Tennis star Novak Djokovic has admitted there were mistakes on his immigration forms and to meeting a journalist despite testing positive for Covid, as Australia mulls deporting him.
On Monday, however, a judge dramatically overturned the decision and ordered the release of the player from detention.
But the government has not ruled out further action- and the possibility remains that the country's immigration minister could cancel his visa for a second time just days before the tournament begins.
Alex Hawke could cancel the visa based on prior Covid infections not counting as an exemption.
Of most concern to Australian officials is Djokovic's admitted breach of Serbia's isolation rules after learning he had tested positive.
The 34-year-old Belgrade-born tennis player is chasing a record-breaking 21st grand slam victory at the Australian Open beginning on Monday, but could yet be deported by the government which is unhappy with his medical exemption from inoculation.
He said his agent had made a mistake when filling in a section of the form that covered his recent travel history.
The form stated that he had not travelled in the 14 days before his arrival in Australia.
"My agent sincerely apologises for the administrative mistake in ticking the incorrect box," he wrote.
"this was a human error, but will the border force officials accept that?
The tennis star said he had not known he had Covid when he went to two events- the unveiling of a Djokovic stamp and an awards ceremony attended by children.
Djokovic said that he had taken a rapid antigen test before attending both events and was only notified that his PCR was positive after attending the awards ceremony on 17 December.
In his statement Djokovic addressed two points.
While admitting he broke isolation rules does not affect his deportation prospects it certainly doesn't look good.
An investigation into the incident continues after footage went viral on Tuesday night of the new network recruit and veteran broadcaster Mike Amor criticising the tennis star after a court ruled he would be allowed to stay in Australia.
The newsreaders' expletive-laden rant, which appears to have taken place while preparing to present the station's 6pm news program, included Maddern saying : 'Whatever way you look at it, Novak Djokovic is a lying, sneaky, a***hole. '
Maddern has since apologised to her bosses for badmouthing the world number one.
in a statement, channel 7 said it was a private conversation between two colleagues, and the recording was illegal.
Djokovic on Wednesday admitted to doing an interview and photo shoot with a French newspaper while infected with Covid last month, and blamed his agent for the 'administrative error' on his travel entry form.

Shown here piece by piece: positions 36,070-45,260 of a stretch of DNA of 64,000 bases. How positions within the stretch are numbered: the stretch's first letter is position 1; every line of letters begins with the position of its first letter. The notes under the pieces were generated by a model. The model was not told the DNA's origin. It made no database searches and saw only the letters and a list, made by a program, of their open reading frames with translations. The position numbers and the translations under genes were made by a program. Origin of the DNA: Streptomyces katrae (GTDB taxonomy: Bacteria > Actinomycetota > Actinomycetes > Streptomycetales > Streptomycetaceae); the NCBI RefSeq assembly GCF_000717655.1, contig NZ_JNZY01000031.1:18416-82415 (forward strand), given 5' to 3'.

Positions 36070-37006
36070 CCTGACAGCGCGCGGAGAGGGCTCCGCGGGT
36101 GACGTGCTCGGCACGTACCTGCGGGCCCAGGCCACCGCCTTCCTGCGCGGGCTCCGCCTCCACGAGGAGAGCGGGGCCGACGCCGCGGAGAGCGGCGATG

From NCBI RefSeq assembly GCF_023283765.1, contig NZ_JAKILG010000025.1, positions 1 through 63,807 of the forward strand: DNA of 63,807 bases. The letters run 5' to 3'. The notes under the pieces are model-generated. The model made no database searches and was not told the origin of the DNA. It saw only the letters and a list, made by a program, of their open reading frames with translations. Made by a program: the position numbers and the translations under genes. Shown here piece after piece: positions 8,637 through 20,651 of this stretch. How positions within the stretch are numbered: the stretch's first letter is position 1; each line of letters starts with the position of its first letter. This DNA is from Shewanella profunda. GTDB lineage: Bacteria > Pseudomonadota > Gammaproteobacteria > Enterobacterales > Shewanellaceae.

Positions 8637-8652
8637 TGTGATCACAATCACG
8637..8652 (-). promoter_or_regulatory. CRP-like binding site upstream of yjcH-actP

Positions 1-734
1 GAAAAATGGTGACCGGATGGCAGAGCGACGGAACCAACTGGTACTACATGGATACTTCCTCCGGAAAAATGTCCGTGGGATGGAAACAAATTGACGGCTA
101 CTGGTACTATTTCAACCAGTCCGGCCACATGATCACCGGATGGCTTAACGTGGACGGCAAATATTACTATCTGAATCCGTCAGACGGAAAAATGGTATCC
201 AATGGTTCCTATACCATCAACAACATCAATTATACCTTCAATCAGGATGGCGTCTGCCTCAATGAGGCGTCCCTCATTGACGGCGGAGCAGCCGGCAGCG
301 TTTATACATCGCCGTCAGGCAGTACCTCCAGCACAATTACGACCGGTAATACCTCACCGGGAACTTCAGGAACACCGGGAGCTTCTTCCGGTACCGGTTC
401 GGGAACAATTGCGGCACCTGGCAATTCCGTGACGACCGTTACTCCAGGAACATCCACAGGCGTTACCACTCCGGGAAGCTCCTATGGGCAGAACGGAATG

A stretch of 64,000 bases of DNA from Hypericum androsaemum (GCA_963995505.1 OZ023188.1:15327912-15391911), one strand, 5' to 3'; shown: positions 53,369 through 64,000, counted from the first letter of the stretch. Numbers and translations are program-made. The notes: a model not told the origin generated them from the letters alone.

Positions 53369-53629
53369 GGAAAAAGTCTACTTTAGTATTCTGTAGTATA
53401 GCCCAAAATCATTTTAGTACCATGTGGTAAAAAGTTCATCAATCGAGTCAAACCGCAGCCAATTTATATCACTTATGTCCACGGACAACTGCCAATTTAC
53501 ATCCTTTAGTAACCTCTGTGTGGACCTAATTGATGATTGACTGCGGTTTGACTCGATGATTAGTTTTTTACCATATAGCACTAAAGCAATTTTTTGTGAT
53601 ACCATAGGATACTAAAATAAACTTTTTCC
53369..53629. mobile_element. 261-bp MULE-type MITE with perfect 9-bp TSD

In an affidavit to the court, Djokovic said he was "tested and diagnosed" as having contracted Covid on 16 December.
"If you 're positive you have to isolate," Brnabić told the BBC, adding that if the player had broken the rules she would have to consult “ relevant authorities ”.
Earlier this week, Brnabić told a pro-government paper she was "sleeping with my mobile phone" in case she got a call about the case.
We have agreed to stay in communication with Australian representatives," she said.
The high-profile newsreaders, who are based in Melbourne, were reacting to the news that the Serbian star had been allowed to enter the country to play in the Australian Open next week, despite not being vaccinated and admitting there were mistakes on his travel forms.
Amor can be heard saying the tennis star "fell over his own [ expletive ] lies" before adding, "I think he's going to get away with it."
While there was shock at the sharp language, many social media users have thrown their support behind the newsreaders.
"is it too late to nominate rebecca maddern and mike amor for australians of the year ?"
It was a hugely controversial decision, as Australians have had to live under some of the world's strictest Covid-19 rules, especially in Melbourne, where he is now training for the Grand Slam, which endured 262 days under restrictions last year.
Despite being fully vaccinated, her travel exemption request has been denied eight times, because, as an adult, she does not qualify under the federal government's definition of "immediate family" to be able to visit her mum.
"It's just another case of celebrities being able to enter Australia, but people who are connected to hard working citizens are being turned away."
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